Angela Fink‘s aesthetic is not for everyone—and that’s all right by her. The stylist turned creative director creates dreamlike, evocative photographs and videos that feel like fond, long-lost memories: a dress billowing in the desert wind, a slo-mo walk in Budapest, a sun-dappled day with her young daughter. Now, as she unveils Dumont, a creative agency she co-founded with her husband, Kelly Bolton, she’s focused on marrying her love of fashion with her inner drive to create visual splendor. Here, she shares her perspective on fashion, career, and the perks of having a beauty-focused family.
In your words, who are you and what do you do?
Ten-plus years ago, I set out to be a stylist. I did celebrity, I did e-comm, I was the Who What Wear style director for a time, I worked with the Kardashians. But I felt that it wasn’t the right place for me. So I moved over to production, and then Instagram came around. I started posting and I met my husband, who was a pro BMX rider who happened to shoot photos and video. I said, “Why don’t we just shoot video and photos and do fashion stuff on Instagram? It’s a way to be creative.” We started getting jobs, and that day rate started to become a little bit better than my styling rate, and then I had a little bit more creative freedom. It was a natural progression.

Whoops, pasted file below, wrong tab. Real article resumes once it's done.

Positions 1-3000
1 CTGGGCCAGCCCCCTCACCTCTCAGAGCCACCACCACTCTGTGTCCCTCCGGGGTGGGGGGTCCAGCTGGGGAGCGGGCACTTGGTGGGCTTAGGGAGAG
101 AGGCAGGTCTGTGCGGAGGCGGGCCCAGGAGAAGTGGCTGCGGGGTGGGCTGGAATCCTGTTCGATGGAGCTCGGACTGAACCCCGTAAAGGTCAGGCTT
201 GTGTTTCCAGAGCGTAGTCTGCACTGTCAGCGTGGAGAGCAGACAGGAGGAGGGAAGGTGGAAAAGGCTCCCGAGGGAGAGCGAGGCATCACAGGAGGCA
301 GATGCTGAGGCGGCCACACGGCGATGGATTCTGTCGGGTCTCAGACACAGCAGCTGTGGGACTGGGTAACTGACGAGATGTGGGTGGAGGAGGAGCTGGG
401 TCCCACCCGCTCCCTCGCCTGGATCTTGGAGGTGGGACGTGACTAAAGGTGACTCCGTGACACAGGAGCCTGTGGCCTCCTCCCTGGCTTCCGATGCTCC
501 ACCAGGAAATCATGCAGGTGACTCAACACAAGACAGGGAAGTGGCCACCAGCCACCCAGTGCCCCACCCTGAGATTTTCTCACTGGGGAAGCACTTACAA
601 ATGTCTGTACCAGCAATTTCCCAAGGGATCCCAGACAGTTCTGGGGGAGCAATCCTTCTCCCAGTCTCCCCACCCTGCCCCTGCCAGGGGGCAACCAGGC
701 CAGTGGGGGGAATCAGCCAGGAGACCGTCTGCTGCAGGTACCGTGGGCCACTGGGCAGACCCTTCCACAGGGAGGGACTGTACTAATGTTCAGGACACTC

Now I pretty much say that I’m a creative director. It’s slowly evolved from just me being a stylist all the way to my husband and I owning an agency. Our clients ask for help with content creation, because everyone is so starved for content for their social media.
Content creation is nonstop. How do you balance the demands of social media with the need to stay creative?
It’s hard. Our creation takes a very long time. My husband and I like to drive four hours to the desert, four hours back—we’ll do that and shoot seven looks in one day. We push ourselves to create content that stands out, that feels special, that tells a story. I’m always seeking balance, because being creative takes time. I make mistakes all the time, and I’ll reshoot something if it’s not right. That’s creative freedom—I love that I get to be able to do that.